Monday, 24 November 2008

First Snow

The first snow fell on my garden yesterday. At 8am there were a few wispy flakes, but within 30 minutes the roofs of the houses were showing white. Disappointingly for the children next door, whose father had them outside by 8.45, the snow stopped shortly after and the rain washed it all away. Later the sun tried valiantly to show through, but gave way to the heavy rains.
There had been lots of notice of the falling temperatures, so I had grouped all the plants together in the greenhouse and covered them with several layers of fleece. Hopefully this was enough to protect them. I noticed the unprotected pepper plants were severely wilted today, but I haven't had a chance to check out the covered plants. In the veg garden I pulled all the beetroot of any size and dug up my last 2 yacon plants. The yacon had only made one decent size storage root, and 2 small ones, although there were a number of new growing tubers. These I packed away protected by polystyrene and bubble wrap in the garage for planting next year. I was rather disappointed in the taste of the yacon tuber. We tried the smallest one, it was crisp and juicy, but had very little flavour. Perhaps the larger one will taste better. If not I might be selling tubers on ebay next spring :)

Saturday, 15 November 2008

Review of the fruit year.

Some of the fruit did very well this year, but the frosts at blossom time, followed by so much cold wet weather didn't do any favours. However, saying that, I am pleased with the harvest I managed out of my small space this year, and I've been thinking of how I can improve on it in the coming year.
Cherries - The tree is still relatively young, so it is not giving us a full crop yet. We picked around 25 ripe cherries, but unfortunately due to a period of heavy rain just before harvest, many of these were split. They tasted delicious, and gave us an idea of what to look forward to.
Grapes- I was very pleased with these this year. Despite seeing bunches of mouldy grapes hanging in the local vineyards, mine ripened perfectly. I must curb the tendency to pick too quickly, they didn't really develop a good level of sugar until the 1st week in October. With the forecast of high winds we finally decide to pick the whole lot about 12th Oct, washed and picked them over, before storing on a tray in the fridge. We ate them over the next 3 weeks, with few going off.
Blackcurrants - Ben Sarek and Ben something else! I didn't expect to get many this year, as they were only planted in spring. We should really have pruned them right back, but Dans was desperate for jam. In another post I mention the jam, blackcurrant and blackberry, very nice. I'm looking forward to increased yields this coming year.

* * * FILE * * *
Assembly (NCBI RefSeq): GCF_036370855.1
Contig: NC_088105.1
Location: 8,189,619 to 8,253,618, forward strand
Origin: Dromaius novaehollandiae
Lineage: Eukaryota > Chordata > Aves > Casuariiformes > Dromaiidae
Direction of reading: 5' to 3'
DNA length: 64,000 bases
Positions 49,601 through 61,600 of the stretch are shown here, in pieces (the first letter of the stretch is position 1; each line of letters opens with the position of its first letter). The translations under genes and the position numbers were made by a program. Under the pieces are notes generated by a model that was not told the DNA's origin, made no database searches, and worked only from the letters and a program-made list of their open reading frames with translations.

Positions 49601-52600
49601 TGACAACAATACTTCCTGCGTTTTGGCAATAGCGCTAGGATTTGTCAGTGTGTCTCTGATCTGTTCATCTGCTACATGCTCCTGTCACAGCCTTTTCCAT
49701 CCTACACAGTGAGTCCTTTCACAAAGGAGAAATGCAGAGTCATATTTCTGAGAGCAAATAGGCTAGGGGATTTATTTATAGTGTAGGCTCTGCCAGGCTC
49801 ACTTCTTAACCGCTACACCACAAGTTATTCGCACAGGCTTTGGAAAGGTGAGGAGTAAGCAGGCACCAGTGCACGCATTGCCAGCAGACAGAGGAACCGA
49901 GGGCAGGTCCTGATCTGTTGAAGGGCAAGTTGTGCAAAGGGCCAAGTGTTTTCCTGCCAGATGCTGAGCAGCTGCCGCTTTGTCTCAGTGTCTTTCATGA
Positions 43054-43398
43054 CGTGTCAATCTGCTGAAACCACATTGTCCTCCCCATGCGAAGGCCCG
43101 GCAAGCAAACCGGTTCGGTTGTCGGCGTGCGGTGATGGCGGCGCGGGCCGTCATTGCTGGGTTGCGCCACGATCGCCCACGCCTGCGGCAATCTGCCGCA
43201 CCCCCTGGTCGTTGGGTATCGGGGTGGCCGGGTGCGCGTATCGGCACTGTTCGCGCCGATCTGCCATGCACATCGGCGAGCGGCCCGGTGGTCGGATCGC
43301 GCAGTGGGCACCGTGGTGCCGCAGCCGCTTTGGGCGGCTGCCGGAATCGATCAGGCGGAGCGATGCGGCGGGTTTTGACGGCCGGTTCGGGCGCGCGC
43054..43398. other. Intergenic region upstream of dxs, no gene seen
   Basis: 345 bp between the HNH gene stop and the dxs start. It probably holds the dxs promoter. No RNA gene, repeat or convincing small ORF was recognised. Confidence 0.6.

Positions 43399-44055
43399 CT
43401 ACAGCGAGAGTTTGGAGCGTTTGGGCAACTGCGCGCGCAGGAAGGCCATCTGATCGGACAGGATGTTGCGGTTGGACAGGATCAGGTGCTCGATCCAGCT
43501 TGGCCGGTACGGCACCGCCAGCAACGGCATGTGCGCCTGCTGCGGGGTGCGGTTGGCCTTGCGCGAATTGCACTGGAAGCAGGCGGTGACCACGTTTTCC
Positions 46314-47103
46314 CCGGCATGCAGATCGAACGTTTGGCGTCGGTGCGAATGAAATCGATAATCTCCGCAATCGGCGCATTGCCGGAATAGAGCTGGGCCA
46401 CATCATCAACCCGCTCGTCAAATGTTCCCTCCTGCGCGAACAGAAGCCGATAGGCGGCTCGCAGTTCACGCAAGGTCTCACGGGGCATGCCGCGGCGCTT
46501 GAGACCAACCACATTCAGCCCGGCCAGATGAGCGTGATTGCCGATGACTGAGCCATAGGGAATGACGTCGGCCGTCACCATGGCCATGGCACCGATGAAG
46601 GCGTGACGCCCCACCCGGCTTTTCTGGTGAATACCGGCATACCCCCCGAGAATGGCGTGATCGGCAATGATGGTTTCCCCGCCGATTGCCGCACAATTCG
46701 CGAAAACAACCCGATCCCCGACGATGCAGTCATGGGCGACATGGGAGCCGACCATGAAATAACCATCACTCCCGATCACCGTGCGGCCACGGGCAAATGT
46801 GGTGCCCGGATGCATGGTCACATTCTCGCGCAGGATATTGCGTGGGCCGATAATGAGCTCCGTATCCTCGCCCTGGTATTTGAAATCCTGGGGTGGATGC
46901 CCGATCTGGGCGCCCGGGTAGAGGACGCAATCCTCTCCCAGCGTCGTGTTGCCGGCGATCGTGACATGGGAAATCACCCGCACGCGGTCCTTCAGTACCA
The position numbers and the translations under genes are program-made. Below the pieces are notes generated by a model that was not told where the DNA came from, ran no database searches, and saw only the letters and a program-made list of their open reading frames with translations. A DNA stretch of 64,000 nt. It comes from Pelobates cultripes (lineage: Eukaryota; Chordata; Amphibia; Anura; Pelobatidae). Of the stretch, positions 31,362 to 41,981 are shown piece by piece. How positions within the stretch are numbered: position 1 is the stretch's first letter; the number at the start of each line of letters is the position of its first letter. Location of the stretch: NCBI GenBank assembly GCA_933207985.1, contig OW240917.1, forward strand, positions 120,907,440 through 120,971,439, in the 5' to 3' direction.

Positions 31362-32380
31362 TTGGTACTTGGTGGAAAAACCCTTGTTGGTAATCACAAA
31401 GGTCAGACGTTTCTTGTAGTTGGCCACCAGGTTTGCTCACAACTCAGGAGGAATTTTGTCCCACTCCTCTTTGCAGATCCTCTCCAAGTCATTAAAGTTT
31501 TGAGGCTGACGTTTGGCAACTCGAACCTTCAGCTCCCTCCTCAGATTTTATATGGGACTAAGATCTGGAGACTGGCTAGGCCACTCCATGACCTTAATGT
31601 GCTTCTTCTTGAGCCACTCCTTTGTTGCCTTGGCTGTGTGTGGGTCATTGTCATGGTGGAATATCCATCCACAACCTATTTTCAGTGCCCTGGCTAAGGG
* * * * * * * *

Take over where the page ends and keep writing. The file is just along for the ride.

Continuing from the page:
Plums - Neither tree produced any fruit this year, the frosts were against us. Fingers crossed for next year. the trees are going much more vigorously than I expected, pruning gets away from me!
Blackberries - Very pleased with the size and taste this year, especially as we only had one fruiting cane. There are more canes this year, so the crop should be a more useful size, although blackberry ice cream featured heavily on the menu.
Strawberries - A dead loss this year, the slugs got most of them despite nematode treatment. The plants look healthy and produced flowers and runners galore. I'm trying containers next year in the hope of getting a crop. The pink flowered ones are still going strong, but I've yet to taste one of those!
Raspberries - The autumn ones are still producing the occasional berry, lovely flavour, we just need more canes. As it was the only one that survived, hopefully I'll be able to propagate more for next year.
The summer flowering ones, Glen Ample, did not live up to their name this year, and were not as sweet as autumn bliss, but we have a lot more canes for next year, so hopefully we will get a worthwhile crop.
Blueberries - Two different varieties are supposed to cross pollinate, so I am hoping that the two bushes in containers will really get going next year. They are in ericaceous compost, watered with rain water and fed with bokashi juice. We got a small crop this year, lovely with Greek yogurt.
Cranberries - I live in hope with these. They were bought on impulse from Woolies, and still haven't flowered in the 3 years I've had them. They are planted at the based of one of the blueberries, and look very healthy, perhaps next year I will be lucky.
Rhubarb - veg or fruit, I treat it as fruit, so here it stays. I feel it's beginning to establish now, after a disastrous 1st year, when it flowered. I think it is important to keep it well fed, and give it enough space. This year it was crowded at peak time with potato pots, so I am going to treat it with proper respect next year.